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Calochilus paludosus facts for kids

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Red beard orchid
Beard Orchid Elvina Track.jpg
Calochilus paludosus in Ku-ring-gai Chase National Park, Australia
Scientific classification

Calochilus paludosus, commonly known as the red beard orchid or red beardie, is a species of orchid native to Australia and New Zealand. It has a single fleshy, light green leaf and up to nine greenish flowers with reddish stripes. The labellum has a dull red or coppery coloured beard and lacks the "eye" spots of other beard orchids.


Calochilus paludosus is a terrestrial, perennial, deciduous, herb with an underground tuber and a single fleshy, light green to yellowish-green, linear to lance-shaped leaf which is 100–180 mm (4–7 in) long and 4–7 mm (0.2–0.3 in) wide. Unlike some others in the genus, the leaf is fully developed at flowering time. Up to nine greenish flowers with reddish stripes are borne on a flowering stem 150–350 mm (6–10 in) tall. The dorsal sepal is 11–15 mm (0.4–0.6 in) long, 6–8 mm (0.2–0.3 in) wide and the lateral sepals are a similar length but broader. The petals are 5–8 mm (0.2–0.3 in) long and 4–5 mm (0.2–0.2 in) wide. The labellum is flat, 22–28 mm (0.87–1.1 in) long, 7–9 mm (0.28–0.35 in) wide, with short, reddish calli near its base and a flap-like ridge on each outside edge. The middle section of the labellum has coarse, dull red or coppery coloured hairs up to 7 mm (0.3 in) and the tip has a hairless "tail" 10–14 mm (0.4–0.6 in) long and about 1 mm (0.04 in) wide. The column lacks the sham "eyes" of most other beard orchids. Flowering occurs from September to January.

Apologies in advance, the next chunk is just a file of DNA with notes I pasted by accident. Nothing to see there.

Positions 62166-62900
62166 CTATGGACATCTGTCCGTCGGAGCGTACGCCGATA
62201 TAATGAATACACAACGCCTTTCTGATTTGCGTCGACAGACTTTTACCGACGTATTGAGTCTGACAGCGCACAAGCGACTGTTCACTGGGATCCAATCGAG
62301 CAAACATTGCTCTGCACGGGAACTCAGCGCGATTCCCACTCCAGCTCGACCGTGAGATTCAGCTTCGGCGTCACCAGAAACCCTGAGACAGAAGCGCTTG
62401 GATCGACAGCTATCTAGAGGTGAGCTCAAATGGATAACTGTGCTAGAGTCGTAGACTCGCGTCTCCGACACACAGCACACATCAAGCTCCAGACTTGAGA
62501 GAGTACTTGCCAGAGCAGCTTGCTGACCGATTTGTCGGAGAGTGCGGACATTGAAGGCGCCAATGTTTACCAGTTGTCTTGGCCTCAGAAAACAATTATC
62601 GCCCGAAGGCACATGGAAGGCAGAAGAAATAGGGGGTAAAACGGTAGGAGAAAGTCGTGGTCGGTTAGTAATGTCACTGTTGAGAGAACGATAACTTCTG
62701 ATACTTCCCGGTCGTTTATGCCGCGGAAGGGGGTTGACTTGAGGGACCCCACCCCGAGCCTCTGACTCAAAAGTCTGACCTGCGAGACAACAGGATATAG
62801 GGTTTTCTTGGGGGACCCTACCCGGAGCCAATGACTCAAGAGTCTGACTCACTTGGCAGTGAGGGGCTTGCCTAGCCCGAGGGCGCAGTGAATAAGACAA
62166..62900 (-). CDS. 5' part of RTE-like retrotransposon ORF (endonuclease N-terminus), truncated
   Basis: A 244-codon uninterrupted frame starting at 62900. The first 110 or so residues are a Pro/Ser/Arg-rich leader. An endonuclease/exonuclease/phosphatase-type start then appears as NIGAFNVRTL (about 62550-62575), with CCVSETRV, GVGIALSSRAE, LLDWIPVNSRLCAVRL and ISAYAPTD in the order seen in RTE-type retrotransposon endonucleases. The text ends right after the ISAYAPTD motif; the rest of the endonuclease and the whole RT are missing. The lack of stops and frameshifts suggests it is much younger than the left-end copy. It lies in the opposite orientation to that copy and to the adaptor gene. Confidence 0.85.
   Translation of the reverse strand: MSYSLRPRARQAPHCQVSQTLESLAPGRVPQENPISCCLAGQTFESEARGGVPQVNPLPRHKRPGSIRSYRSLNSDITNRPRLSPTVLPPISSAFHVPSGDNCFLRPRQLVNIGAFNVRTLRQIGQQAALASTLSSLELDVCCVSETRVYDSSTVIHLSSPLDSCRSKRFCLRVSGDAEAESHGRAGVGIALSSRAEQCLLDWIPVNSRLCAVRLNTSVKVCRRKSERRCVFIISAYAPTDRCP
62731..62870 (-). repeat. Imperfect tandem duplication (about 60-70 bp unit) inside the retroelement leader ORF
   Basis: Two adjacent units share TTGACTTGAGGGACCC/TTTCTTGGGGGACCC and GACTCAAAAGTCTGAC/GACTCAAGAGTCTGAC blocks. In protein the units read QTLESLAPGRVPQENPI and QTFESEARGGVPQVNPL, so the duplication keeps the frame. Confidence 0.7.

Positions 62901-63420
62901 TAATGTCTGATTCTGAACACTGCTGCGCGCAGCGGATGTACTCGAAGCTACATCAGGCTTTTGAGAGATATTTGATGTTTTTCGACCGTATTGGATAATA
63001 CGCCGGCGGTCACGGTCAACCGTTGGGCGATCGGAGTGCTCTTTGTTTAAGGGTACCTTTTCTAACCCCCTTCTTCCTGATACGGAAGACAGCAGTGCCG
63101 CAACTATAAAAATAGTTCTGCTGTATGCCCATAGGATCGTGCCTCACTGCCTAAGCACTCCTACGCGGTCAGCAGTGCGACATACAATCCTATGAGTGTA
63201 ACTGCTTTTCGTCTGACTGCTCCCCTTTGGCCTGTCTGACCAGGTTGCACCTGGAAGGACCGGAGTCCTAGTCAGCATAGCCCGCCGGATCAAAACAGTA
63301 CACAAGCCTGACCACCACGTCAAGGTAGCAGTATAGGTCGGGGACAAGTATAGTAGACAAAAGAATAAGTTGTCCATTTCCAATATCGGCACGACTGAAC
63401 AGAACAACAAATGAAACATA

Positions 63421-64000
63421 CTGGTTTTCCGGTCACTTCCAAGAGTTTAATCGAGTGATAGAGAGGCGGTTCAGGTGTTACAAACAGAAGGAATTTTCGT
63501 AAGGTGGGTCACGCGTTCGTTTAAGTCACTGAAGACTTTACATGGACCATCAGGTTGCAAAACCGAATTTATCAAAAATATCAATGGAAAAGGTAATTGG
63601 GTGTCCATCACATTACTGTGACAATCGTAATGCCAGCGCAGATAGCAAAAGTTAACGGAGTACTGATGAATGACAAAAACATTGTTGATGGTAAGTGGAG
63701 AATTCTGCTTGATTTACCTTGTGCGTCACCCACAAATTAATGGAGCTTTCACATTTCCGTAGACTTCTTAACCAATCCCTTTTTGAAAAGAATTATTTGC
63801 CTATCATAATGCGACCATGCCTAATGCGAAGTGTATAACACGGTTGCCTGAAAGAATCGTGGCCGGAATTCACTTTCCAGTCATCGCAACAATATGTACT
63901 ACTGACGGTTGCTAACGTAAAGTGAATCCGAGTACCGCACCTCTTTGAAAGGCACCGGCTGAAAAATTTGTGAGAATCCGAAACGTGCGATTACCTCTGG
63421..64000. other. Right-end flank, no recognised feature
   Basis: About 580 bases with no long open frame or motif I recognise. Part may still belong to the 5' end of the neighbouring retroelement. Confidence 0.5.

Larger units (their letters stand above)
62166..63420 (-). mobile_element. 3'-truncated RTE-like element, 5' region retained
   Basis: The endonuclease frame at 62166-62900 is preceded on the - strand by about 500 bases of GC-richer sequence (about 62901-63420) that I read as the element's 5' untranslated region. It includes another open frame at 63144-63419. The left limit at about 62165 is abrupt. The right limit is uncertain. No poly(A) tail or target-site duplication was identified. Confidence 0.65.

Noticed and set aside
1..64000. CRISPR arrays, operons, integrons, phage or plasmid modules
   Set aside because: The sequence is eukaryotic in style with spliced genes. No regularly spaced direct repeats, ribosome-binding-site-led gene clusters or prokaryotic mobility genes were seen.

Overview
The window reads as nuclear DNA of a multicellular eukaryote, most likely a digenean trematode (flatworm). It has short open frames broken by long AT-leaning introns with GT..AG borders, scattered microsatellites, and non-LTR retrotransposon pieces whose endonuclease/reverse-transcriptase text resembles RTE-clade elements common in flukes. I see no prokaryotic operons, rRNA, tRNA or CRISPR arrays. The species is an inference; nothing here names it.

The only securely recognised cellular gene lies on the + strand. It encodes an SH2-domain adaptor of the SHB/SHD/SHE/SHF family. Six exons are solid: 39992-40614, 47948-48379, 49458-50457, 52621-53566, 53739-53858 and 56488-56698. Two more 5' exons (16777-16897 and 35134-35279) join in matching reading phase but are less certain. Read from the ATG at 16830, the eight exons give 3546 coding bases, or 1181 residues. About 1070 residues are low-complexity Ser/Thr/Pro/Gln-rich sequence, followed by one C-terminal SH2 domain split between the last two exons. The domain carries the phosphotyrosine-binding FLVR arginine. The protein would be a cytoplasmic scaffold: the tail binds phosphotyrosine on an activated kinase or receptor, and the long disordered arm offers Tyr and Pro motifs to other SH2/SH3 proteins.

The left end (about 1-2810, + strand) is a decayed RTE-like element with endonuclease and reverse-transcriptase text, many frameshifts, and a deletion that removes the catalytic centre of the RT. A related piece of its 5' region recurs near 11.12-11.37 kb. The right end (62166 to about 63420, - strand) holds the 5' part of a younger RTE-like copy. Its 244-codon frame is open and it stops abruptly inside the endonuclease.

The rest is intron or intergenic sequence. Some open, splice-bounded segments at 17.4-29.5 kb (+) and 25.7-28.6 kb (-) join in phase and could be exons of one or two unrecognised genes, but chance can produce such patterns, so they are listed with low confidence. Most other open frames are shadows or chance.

Taxonomy and naming

Calochilus paludosus was first formally described in 1810 by Robert Brown and the description was published in Prodromus Florae Novae Hollandiae. The specific epithet (paludosus) is a Latin word meaning "boggy" or "marshy".

Distribution and habitat

The red beard orchid is widespread in eastern Australia where it grows in heath and open forest, often in wet places but also in drier open forest. It is found in Queensland south from Burleigh Heads, in mostly coastal districts of New South Wales, mostly in the higher rainfall areas of Victoria and in Tasmania but is only known from a single population in South Australia. In New Zealand, C. paludosus occurs in the North Island, often near geothermally active ground, and the northern part of the South Island.

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